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A Memoir of Working Hard and Being Broke in the Richest Country on Earth

The author grew up in a midwest wheat-farming family in the 1980s and 1990s that found itself struggling to get by, for generations. This book tells the story of her young life and transition to adulthood. Smarsh combines memoir with rich and insightful social commentary. She asks us to carefully consider American class divisions and to question myths in our society that cause people to be treated as less than others simply because they are paid less. While not set in Oregon, this book contains lessons and reflections valuable for any rural community.

Author: Sarah Smarsh
Year of Publishing: 2019
Number of Pages: 320

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  1. haileys (verified owner)

    Good read, interesting story!

  2. sweety95838 (verified owner)

    very good and very interesting

  3. kerricoldren (verified owner)

    This book hit close to home. My own father spent his whole life just trying to get a tiny bit above dirt poor. He was the hardest worker I’ve ever known but sometimes it seemed like nothing he did could get him out of the poverty cycle. Great read and insight into generational poverty.

  4. ashleyjohnsonbend (verified owner)

    A little bit of everyone in this book, so important.

  5. Kkjarval (verified owner)

    Deeply enjoyed the writing style and descriptives this author used. I felt she was writing about my life even though I wasn’t from a poor family and raised in the city rather than a family farm. Coming from a family of matriarchs I could really identify. The author believed her escape was higher education and that was the main underlying theme. Student loans don’t put money into your pockets though, it actually does quite the opposite. Other than that, I absolutely loved this book.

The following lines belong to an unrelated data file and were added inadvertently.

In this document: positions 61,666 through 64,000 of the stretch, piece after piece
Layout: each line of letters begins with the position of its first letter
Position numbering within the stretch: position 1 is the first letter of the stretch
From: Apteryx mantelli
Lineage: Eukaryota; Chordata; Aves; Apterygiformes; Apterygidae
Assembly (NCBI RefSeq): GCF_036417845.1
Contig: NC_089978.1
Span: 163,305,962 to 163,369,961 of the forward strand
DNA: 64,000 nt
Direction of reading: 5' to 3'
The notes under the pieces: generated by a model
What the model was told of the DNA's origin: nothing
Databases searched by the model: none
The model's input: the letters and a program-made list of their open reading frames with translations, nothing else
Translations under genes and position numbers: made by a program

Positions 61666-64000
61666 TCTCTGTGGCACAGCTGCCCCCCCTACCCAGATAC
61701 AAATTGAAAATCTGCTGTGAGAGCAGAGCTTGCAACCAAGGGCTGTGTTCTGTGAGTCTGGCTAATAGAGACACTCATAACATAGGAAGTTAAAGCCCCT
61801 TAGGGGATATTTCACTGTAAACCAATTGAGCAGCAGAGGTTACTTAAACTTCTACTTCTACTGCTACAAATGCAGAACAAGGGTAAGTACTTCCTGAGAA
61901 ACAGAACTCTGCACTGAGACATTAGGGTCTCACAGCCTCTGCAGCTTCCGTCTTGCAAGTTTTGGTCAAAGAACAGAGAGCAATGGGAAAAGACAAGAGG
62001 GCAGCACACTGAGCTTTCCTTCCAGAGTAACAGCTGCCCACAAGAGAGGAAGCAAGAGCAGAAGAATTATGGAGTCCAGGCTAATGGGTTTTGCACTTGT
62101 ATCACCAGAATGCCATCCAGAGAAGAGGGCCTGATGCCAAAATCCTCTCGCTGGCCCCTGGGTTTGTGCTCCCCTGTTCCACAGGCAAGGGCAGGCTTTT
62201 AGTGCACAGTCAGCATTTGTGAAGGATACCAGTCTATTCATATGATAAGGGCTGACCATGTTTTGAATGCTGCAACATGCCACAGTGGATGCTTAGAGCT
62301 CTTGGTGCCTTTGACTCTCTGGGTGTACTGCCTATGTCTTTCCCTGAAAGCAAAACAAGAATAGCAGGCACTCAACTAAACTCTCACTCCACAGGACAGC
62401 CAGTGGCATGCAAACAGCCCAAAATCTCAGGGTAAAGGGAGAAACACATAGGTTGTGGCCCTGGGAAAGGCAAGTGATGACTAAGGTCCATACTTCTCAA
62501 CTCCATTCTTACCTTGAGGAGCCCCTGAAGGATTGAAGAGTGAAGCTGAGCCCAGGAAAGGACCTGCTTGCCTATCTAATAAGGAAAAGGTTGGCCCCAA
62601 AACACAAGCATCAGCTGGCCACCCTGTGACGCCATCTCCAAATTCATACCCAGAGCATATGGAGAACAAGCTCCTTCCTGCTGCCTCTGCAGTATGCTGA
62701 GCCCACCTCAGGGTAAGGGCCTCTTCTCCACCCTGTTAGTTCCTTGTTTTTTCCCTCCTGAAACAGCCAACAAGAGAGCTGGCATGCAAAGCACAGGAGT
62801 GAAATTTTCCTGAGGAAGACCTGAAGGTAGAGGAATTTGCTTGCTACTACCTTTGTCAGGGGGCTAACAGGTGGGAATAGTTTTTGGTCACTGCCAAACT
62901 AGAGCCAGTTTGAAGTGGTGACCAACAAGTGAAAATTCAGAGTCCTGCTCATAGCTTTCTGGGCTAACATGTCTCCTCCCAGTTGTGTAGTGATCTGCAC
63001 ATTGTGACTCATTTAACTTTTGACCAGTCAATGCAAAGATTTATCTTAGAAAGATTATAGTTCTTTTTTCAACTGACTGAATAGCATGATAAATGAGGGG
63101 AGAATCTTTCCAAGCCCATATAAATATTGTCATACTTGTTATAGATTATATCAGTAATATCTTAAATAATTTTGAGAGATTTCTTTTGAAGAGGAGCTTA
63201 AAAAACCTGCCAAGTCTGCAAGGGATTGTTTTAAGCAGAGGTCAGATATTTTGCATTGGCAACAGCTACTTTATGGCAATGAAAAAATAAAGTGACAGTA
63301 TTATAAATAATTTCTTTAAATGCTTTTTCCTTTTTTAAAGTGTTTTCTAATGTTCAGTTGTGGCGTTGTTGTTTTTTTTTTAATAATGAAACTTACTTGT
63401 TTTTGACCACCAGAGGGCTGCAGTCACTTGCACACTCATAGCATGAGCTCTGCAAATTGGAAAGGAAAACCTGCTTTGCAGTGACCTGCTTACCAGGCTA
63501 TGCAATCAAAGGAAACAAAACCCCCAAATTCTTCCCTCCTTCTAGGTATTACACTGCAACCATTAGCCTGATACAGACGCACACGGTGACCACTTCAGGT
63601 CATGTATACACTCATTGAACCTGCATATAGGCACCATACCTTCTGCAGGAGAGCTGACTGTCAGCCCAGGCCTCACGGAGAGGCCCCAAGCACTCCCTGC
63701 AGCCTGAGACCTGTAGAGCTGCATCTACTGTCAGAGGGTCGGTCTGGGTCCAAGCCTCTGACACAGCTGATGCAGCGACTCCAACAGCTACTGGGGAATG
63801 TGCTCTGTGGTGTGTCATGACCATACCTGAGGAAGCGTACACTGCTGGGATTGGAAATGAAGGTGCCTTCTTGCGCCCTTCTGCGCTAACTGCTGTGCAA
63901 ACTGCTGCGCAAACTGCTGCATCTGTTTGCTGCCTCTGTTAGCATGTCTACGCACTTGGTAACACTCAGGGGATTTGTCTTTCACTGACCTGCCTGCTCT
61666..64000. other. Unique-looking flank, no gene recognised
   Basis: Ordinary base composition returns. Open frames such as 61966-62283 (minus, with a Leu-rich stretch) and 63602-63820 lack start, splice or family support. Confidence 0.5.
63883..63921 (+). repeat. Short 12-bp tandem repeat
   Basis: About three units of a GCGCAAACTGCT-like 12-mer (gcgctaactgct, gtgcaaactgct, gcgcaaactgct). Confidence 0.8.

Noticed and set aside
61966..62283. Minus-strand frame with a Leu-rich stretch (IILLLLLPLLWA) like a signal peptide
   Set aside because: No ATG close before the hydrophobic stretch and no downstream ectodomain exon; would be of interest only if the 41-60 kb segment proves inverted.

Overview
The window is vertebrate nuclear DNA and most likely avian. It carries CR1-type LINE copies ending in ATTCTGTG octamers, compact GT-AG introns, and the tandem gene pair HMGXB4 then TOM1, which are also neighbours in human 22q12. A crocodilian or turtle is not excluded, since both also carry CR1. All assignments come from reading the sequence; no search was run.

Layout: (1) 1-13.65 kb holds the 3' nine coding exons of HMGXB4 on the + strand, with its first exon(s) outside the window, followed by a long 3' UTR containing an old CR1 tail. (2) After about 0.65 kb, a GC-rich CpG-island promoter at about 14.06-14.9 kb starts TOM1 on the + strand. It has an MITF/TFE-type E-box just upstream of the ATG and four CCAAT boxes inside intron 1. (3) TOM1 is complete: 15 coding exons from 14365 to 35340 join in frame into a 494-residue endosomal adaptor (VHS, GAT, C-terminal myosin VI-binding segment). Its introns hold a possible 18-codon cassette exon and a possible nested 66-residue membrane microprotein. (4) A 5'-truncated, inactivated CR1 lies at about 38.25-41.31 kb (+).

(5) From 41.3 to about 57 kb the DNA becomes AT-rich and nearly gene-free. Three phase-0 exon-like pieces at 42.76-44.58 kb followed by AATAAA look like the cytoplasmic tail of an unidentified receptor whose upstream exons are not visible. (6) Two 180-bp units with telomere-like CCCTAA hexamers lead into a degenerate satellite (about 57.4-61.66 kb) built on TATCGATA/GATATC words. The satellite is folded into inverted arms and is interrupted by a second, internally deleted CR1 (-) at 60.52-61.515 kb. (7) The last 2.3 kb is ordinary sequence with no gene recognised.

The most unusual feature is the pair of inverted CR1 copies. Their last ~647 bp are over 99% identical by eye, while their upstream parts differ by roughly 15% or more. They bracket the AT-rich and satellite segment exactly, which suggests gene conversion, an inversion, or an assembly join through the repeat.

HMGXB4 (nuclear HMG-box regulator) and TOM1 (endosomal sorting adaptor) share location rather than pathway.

6. PamSilcox (verified owner)

    At times I did not understand some of their problems. I would think of a solution right away and not understand why the families in the book could not find that solution as well. A few days after I read the book, I was speaking with a sister and brother. The sister was graduating community college and the brother was just entering 8th grade. In our talks, the term “our family does not do that” came out several times. When I asked more questions I understood the reason they repeatedly told their children to just be content with what they had. Those “other things” were only for the rich or other people. As I reflect back on the book, it seems that one ever told the children to dream and believe that all things are possible. While the girl in the book noticed things were not the way she wanted, people never told her she could do what she wanted. Parents and other adults need to make children believe in themselves and dream outside of their box more often. The book will make you thing of your politics, how you encourage those around you and how small acts of encouragement can really change generations. Give it a try and make someone’s life.

  7. [email protected] (verified owner)

    I grew up poor; my husband did too. There’s no shame in that, as we felt when we were kids. Older kids understand the mockery of the other, more affluent children around them, and it stings. My husband and I have worked hard to leave that behind us, but this book took me right back and allowed me to view my parents in different light.

  8. [email protected] (verified owner)

    This book resonated with me in an unexpected way. I have so many things in common with Sarah Smarsh; grew up poor in Iowa, first generation college graduate. Mom moved frequently before she met my Dad; my older siblings moved all over the place and had several stepdads, some more than once. I was fortunate to live in the same house with both parents, but that lifestyle was not far removed from me. It was a powerful story about class stereotypes and how we never really leave those experiences behind… they make us who we are.